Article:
AUSTRALIA WOMEN TOUR OF INDIA, 2018
As cricket returned home for the first time in eight months since Lord’s, India had braced themselves to give its female stars a befitting reception. © Cricbuzz
Step out of the quaint little Baroda airport and you’re greeted by a very iconic image from India’s recent World Cup campaign. A delighted Smriti Mandhana – the relief written all over her face – embracing her partner as she celebrates her maiden World Cup hundred. Incidentally, that match wasn’t one of the select handful that made their way to the television but an online stream was enough to inspire young girls, all of five or so, to get their India jerseys with a different inscription on them this time. It was also enough for the event-management company that Baroda Cricket Association has hired for the series’ promotion to pull out the footage, make life-size posters of it and plaster them across the city’s length and breadth. It’s captioned ‘Divas make the difference’.
You move a little further into the city and there is a reminder of what Harmanpreet Kaur did to the Australians that day in Derbyshire. Also hard to miss are hoardings of intense-looking Mithali Raj and Meg Lanning, the two captains, with their backs to each other, inviting the city for what promises to be a week-long fest of mouth-watering ODI contests.
Throwback to 2016 in Ranchi – a city that has adopted cricket wholeheartedly for just one man – not one percent of this was on show during home series against Sri Lanka just after the Raj-led Indian side had returned after winning their maiden bilateral T20I series in Australia. That prompted a disappointed captain to remark, “posters toh laga hi sakte the (they could have put up some posters at least)”.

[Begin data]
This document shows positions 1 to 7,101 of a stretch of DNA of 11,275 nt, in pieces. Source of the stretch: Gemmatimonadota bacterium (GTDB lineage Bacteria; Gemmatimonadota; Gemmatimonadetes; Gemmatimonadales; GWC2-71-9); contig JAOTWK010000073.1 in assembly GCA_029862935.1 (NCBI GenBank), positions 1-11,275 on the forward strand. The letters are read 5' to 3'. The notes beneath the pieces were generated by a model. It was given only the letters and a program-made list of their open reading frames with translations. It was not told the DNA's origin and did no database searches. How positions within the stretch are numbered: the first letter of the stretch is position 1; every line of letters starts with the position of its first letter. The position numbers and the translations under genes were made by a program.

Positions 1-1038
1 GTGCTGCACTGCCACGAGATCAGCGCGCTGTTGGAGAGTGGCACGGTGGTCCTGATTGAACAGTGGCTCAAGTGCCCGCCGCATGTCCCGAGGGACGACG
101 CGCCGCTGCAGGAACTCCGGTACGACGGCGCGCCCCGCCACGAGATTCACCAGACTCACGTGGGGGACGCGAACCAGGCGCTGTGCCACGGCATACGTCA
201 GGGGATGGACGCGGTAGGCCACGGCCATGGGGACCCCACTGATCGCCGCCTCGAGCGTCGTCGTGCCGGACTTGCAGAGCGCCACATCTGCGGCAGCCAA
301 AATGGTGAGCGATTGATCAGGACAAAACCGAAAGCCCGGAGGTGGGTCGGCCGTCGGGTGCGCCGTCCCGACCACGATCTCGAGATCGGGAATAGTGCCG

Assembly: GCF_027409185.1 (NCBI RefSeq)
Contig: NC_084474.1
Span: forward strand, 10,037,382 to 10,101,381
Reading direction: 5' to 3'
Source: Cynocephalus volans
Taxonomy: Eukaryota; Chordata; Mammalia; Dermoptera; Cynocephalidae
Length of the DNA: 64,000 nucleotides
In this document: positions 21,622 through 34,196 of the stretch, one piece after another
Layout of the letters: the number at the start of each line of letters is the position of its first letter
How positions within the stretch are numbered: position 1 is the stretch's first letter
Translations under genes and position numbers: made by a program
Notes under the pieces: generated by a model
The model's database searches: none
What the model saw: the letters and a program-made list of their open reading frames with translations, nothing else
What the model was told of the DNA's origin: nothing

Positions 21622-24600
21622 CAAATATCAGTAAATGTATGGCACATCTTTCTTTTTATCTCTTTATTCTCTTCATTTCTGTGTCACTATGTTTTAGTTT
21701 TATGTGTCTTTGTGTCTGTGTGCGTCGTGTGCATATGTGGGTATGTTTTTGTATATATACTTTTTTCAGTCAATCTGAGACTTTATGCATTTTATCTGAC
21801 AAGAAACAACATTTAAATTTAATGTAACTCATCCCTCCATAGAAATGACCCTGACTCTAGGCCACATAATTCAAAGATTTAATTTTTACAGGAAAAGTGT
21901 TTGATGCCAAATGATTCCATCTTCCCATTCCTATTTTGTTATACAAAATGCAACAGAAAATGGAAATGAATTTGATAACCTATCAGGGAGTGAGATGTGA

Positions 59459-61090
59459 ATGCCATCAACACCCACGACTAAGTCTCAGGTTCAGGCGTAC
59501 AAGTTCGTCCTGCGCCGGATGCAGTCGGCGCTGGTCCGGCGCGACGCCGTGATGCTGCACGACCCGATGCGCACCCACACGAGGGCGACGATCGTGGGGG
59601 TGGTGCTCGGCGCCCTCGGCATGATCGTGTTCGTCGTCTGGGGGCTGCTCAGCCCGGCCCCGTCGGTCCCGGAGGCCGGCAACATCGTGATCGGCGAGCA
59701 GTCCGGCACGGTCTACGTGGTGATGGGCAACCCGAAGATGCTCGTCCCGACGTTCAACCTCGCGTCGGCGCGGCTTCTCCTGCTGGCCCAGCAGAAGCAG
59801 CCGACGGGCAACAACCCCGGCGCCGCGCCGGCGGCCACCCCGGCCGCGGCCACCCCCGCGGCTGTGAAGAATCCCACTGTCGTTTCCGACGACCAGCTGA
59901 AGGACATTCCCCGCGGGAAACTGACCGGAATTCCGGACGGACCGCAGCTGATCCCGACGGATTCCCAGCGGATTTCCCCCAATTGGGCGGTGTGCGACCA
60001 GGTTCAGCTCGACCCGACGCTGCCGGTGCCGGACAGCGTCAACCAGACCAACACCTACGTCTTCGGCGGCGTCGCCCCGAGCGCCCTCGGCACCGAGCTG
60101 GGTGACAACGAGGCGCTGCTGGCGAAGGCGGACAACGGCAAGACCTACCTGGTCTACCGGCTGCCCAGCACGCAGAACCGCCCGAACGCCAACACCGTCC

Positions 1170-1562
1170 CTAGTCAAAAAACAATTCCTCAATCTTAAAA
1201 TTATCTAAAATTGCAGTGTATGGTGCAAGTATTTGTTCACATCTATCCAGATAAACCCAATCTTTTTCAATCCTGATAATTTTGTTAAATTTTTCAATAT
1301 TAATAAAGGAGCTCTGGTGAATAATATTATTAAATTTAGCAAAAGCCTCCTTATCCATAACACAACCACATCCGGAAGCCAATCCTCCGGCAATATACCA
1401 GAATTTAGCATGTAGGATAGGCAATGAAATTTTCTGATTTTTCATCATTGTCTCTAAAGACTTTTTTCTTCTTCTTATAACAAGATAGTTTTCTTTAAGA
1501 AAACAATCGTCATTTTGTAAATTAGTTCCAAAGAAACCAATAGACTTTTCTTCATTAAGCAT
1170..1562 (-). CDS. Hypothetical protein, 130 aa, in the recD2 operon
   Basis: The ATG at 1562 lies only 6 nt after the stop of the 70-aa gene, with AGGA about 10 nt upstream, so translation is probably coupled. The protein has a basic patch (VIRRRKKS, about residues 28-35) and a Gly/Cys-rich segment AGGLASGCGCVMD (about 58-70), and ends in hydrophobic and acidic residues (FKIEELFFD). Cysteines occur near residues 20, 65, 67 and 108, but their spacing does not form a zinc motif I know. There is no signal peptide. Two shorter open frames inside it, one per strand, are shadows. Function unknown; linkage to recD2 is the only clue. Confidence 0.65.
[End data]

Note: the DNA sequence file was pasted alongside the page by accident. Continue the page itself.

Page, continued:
The times have finally changed, and how!
Between then and now, of course, was a World Cup story like no other. Somewhere around that life-altering experience of these women at Lord’s, the idea of women’s cricket as a marketable product was conceived back in India. Now, as cricket returned home for the first time in eight months since Lord’s, India had braced themselves to give its female stars a befitting reception.
Interviews, promo shoots, profiles, headshots – apart from their first hit-out in Baroda – was the order of the day on Saturday, two days out from the series opener. The trioka of Raj, Harmanpreet and Mandhana spent as much time giving re-takes of whacking imaginary deliveries for commercial shoots as they did on perfecting those shots in preparation, in the nets. On either side of their routine drills were commercial commitments, the likes of which they’re steadily growing comfortable with now.
BCA, on its part, left no stone unturned to ensure that India’s first-ever televised series at home since they hogged the limelight in UK picked up right from where they’d left off. The Reliance Cricket Ground in the IPCL Sports Complex bore no sign of the fact that it hadn’t hosted an international match in six years. While the teams went about their business on pre-math days, a full-fledged 19-camera set-up was being installed on the sidelines.